My Grandmother, Fethiye Çetin
Metis Fiction
13 x 19.5 cm, 120 pp
ISBN No. 975-342-492-2

1st Print: December 2004
7th Print: February 2007
Fethiye Çetin
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About the Author
Former spokeswoman of the minorities commission of Istanbul Bar Association, Fethiye Çetin was born in Elazığ-Maden. She graduated from the Faculty of Law at Ankara University. As a member of the Istanbul Bar Association’s Executive Board for Human Rights, and spokesperson for the Working Group on Minority Rights, she has been active in the freedom of expression and minority rights struggle. She has acted as Hrant Dink’s lawyer throughout his Agos article trials and currently represents his family in the murder case. Her book, Anneannem (My Grandmother, 2004) received Prix Armenia 2006 in France.
Fethiye Çetin
My Grandmother


Rights sold / published by:
Armenian: Paruyr Sevak
English: Verso
French: l’Aube
Greek: Patakis
Italian: Alet
Syria: Aravelk (in Armenian)

Fethiye Çetin did not know for years that her grandmother was one of the thousands of children who survived the death marches, who were once Armenian and Christian but had to live the rest of their lives as Turkish and Muslim. Heranush, alias Seher, confided the devastating memories of her childhood to her granddaughter after over 60 years of silence. Çetin was able to contact her grandmother’s relatives and fill the gaps in her story only after her death.
       With its crystal clear narration, this heartbreaking memoir is Çetin’s homage to the memory of her grandmother and others who have similarly led hidden lives. But it is also a move away from barren disputes over terminology and statistics: 300,000 killed? 800,000 killed? 1 million killed? Genocide? Ethnic cleansing? An unfortunate side effect of civil war? Such arguments, Çetin says, "hide the lives and deaths of individuals and do nothing to encourage people to listen."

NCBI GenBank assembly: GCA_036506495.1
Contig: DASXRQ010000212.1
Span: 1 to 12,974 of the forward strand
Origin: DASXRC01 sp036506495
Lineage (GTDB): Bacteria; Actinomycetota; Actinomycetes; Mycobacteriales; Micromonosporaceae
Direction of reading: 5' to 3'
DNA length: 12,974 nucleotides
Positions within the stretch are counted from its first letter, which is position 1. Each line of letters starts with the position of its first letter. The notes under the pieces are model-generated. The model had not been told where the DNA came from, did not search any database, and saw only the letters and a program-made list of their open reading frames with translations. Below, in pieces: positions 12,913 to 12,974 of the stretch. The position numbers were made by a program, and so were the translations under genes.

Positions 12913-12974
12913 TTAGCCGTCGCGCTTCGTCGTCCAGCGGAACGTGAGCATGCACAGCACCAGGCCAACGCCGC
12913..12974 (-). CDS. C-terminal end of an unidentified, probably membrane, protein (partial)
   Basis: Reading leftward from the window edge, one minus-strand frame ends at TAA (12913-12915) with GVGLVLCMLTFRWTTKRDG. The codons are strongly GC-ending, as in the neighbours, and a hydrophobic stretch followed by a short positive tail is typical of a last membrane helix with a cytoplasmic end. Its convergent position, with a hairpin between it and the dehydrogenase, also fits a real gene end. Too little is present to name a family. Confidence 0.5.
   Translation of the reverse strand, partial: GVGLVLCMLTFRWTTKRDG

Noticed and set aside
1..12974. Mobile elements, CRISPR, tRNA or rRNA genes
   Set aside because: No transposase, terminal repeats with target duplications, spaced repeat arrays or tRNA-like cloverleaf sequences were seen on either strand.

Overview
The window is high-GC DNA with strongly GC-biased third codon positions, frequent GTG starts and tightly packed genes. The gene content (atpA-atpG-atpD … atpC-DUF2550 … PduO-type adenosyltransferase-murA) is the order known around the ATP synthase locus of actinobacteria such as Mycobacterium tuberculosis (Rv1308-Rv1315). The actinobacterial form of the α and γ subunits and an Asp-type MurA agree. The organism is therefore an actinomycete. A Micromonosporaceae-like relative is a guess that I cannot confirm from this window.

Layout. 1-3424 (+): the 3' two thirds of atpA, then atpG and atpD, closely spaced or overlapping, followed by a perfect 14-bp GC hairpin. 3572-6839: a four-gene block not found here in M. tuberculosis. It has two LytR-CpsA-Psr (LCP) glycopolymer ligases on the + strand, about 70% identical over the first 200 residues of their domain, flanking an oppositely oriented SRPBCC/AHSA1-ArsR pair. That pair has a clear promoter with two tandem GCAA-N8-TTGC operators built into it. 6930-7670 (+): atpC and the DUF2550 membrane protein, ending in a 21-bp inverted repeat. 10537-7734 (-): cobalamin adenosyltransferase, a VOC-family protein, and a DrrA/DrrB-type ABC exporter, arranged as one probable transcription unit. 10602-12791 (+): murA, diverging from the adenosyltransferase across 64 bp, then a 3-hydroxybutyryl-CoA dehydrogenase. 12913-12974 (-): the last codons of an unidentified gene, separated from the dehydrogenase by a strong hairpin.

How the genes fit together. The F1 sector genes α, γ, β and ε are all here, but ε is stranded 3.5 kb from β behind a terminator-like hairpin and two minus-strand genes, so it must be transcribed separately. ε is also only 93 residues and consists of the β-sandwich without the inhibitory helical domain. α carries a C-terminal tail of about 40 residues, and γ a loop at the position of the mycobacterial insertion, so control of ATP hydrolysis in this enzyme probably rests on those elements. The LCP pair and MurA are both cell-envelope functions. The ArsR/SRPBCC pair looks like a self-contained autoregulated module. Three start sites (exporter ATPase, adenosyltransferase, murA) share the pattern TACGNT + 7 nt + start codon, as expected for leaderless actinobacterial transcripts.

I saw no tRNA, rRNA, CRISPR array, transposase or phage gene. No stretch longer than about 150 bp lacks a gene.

Necmiye Alpay, Virgül, January 2005
"Fethiye Çetin’s My Grandmother clearly reveals the curing potential in the perfect incision of a terrifying old wound. Meanwhile settling a debt owed to a dear grandmother’s truth that was kept in the dark, a debt owed by all those who are currently alive."
Hande Öğüt, Radikal Kitap Eki, 14 January 2004
"Çetin conveys the dimensions of normalized fascism through different historicities where people were forced ‘side’ with the two opponent camps of ‘us’ or ‘them’ – through her grandmother’s recollections (1915) and through the experiences of her youth (1980). Thus she historicizes the current day while rendering history current. She presents one of the most delicate taboos that shapes our political and cultural life, the Armenian problem, by narrating her grandmother’s story in homage to her and dissects an issue we are rendered oblivious to."
Whenever I remember the January of that year I get the shivers; I feel the cold in my deepest core, an ache takes hold of me. When she wanted to describe great suffering, my mother used to put her hand on her left breast and say, "Here, right here, there is a place which is one continuous ache." So, I too, feel a gnawing, continuous ache in the depths of my heart.
       The freezing courtyard of the mosque is surrounded by a wall of huge, dark old stones. In the middle is the big "musalla" stone, so cold that just to look at it makes me shiver; and on it is a coffin. The "musalla" and its supporting base are both made of enormous blocks of stone. The stone under the coffin is so cold that I fear my hand would get stuck if I touched it. I keep away. It is as if all this, the giant walls, the stones, have all been designed to make the human being feel helpless, abject... Click for more 

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